[Samba] Srvtools causes smbldap_open: cannot access LDAP when not root

Tony Earnshaw tonye at billy.demon.nl
Tue Mar 1 10:02:42 GMT 2005

Doug Campbell:


> Sorry, I forgot to put some of these answers in last time :(
> slapd appears to be running as user ldap when I run  ps aux
> I enabled it to start automatically on boot up using the chkconfig
> utility in FC3.
> All config files are owned by root and have root as their group with the
> one exception of slapd.conf which has ldap as it's group

> The DB files are owned by ldap and the group is ldap.


> I don't have any certificates to deal with as I am not using SSL/TLS.  I
> actually tried to do this as a learning exercise but couldn't get it to
> work based on the documentation I read.

Try http://www.openldap.org/pub/ksoper/OpenLDAP_TLS_howto.html

> "cn=Manager,dc=swro,dc=local" is the rootdn user in slapd.conf
> I wanted to have a proxy user but again when I tried using the example
> slapd.conf files for ACLs they never worked even though I followed the
> examples as given.

You *have* to get ACLs working. You can't possibly use OpenLDAP (in
production, at least) without some quite complex ACLs.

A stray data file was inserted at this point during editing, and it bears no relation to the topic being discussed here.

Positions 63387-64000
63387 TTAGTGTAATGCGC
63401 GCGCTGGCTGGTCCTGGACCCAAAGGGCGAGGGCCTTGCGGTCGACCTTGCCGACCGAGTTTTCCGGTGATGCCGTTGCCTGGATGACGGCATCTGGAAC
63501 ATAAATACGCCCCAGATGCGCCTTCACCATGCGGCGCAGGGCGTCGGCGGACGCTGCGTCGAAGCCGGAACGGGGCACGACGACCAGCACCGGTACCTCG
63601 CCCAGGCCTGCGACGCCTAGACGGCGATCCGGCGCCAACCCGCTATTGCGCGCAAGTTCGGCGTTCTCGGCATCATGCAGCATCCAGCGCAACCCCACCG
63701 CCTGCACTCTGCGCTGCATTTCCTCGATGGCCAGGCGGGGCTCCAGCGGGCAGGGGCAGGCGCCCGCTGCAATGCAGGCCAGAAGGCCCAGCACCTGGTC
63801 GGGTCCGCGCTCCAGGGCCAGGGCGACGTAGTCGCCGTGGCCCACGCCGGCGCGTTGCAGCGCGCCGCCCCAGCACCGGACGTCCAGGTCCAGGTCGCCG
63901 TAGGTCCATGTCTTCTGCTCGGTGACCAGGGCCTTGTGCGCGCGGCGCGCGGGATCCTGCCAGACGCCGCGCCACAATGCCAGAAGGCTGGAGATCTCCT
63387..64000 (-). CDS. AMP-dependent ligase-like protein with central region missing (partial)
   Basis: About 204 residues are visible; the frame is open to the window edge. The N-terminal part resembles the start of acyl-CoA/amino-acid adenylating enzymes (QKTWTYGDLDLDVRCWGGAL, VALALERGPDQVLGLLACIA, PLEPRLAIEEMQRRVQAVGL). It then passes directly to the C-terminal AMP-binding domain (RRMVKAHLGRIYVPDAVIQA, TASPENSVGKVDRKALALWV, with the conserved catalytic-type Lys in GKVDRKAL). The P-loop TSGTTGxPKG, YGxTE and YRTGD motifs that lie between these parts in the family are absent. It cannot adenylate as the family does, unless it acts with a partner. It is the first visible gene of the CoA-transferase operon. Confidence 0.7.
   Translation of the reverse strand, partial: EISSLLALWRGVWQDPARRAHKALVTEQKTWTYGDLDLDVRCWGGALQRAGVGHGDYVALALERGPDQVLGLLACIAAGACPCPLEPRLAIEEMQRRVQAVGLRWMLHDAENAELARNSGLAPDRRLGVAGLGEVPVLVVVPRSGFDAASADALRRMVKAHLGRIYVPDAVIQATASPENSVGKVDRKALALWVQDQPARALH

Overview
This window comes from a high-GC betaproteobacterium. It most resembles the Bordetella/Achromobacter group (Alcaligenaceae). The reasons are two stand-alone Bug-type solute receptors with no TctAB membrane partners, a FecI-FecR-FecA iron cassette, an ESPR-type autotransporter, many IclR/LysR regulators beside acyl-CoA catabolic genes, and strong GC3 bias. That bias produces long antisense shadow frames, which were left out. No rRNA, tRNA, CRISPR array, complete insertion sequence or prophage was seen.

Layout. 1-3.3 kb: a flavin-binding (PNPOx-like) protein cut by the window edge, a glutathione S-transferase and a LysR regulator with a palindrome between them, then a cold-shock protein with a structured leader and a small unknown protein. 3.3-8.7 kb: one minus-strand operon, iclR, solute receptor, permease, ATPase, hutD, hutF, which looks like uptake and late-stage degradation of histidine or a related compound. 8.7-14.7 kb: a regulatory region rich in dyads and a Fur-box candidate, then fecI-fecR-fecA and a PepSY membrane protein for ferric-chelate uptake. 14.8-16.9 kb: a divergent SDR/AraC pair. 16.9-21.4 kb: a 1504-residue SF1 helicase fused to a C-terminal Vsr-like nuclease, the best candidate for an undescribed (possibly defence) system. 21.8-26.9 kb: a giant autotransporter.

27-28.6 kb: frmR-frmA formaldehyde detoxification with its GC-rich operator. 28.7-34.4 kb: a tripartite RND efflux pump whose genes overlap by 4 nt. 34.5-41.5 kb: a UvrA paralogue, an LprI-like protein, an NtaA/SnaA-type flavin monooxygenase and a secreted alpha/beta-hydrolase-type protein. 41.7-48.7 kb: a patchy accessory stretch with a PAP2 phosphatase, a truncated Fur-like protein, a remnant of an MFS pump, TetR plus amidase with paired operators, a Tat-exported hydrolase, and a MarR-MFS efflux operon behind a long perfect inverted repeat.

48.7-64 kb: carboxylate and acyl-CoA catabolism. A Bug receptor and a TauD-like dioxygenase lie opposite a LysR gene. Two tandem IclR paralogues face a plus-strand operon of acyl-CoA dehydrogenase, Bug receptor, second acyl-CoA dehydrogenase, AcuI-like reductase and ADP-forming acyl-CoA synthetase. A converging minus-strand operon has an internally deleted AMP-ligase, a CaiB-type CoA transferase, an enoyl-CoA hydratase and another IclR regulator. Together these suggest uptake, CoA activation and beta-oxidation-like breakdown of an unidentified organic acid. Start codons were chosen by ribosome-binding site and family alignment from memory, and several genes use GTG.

> if I just type ldapsearch at the console, it will prompt me for a
> password. I don't know what password it is asking though.  I tried all
> that I have used and there is still no luck.  The error I get is "user not
> found: no
> secret in database".  If instead I type ldapsearch -x.  It displays
> information from my ldap store.  If I now switch users to a non-root user
>  and execute the same two commands, I also get the same two results.

'man ldapsearch'. ldapsearch without -x assumes that you are asking for
SASL support that you have configured in slapd.conf, and you haven't. The
fact that you get the same results for root or a non-root user doesn't
have anything to do with the Unix user that you are logged in as; slapd
doesn't care about the Unix )posix) user. It only cares about users in DNs
that you feed it.

> Does that give a better idea of what might be wrong in my setup?

Yes. I have to agree with Craig White here (I usually do ;) LDAP for me is
the be-all and end-all. i use it for across-platform authentication in
production for *everything* It is the corner stone to all services that my
users may use. If an application doesn't work with it, then that
application is useless to me. Examples of apps that use a single login and
password at one site I administer (runs 3 servers under RHAS3 using the
same LDAP DSA) are postfix smtp, Courier IMAP, Linux Terminal Server
Project, Pykota print quota admin, ssh and a Samba PDC. To be able to
master the LDAP part thoroughly, I chose to use source code and subscribe
to the 4-5 mailing lists dealing with this. Craig does the same.

Get samba working without LDAP first, then make sure you master every
possible aspect of openldap and are completely confident with it. Then you
can adapt what you've done to Samba.



mail: tonye at billy.demon.nl

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